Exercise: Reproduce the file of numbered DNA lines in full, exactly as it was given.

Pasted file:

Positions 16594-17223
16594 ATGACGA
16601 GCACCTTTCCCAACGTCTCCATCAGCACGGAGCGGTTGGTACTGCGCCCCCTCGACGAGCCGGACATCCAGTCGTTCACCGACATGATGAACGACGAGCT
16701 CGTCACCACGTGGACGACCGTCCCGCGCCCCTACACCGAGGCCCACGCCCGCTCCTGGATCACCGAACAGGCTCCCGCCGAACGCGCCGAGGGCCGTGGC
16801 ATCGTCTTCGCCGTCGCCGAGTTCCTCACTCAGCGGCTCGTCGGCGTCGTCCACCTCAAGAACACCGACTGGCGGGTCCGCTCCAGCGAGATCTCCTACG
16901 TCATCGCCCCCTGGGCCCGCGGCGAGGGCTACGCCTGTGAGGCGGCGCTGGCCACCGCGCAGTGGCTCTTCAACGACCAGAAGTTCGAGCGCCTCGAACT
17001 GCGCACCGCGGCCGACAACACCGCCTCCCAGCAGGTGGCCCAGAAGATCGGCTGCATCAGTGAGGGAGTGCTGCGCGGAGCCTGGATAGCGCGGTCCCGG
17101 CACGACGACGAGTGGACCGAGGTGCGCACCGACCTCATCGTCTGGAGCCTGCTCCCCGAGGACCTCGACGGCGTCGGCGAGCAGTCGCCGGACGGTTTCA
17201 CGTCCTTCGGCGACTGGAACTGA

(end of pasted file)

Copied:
Positions 16594-17223
16594 ATGACGA
16601 GCACCTTTCCCAACGTCTCCATCAGCACGGAGCGGTTGGTACTGCGCCCCCTCGACGAGCCGGACATCCAGTCGTTCACCGACATGATGAACGACGAGCT
16701 CGTCACCACGTGGACGACCGTCCCGCGCCCCTACACCGAGGCCCACGCCCGCTCCTGGATCACCGAACAGGCTCCCGCCGAACGCGCCGAGGGCCGTGGC
16801 ATCGTCTTCGCCGTCGCCGAGTTCCTCACTCAGCGGCTCGTCGGCGTCGTCCACCTCAAGAACACCGACTGGCGGGTCCGCTCCAGCGAGATCTCCTACG
16901 TCATCGCCCCCTGGGCCCGCGGCGAGGGCTACGCCTGTGAGGCGGCGCTGGCCACCGCGCAGTGGCTCTTCAACGACCAGAAGTTCGAGCGCCTCGAACT
17001 GCGCACCGCGGCCGACAACACCGCCTCCCAGCAGGTGGCCCAGAAGATCGGCTGCATCAGTGAGGGAGTGCTGCGCGGAGCCTGGATAGCGCGGTCCCGG
17101 CACGACGACGAGTGGACCGAGGTGCGCACCGACCTCATCGTCTGGAGCCTGCTCCCCGAGGACCTCGACGGCGTCGGCGAGCAGTCGCCGGACGGTTTCA
17201 CGTCCTTCGGCGACTGGAACTGA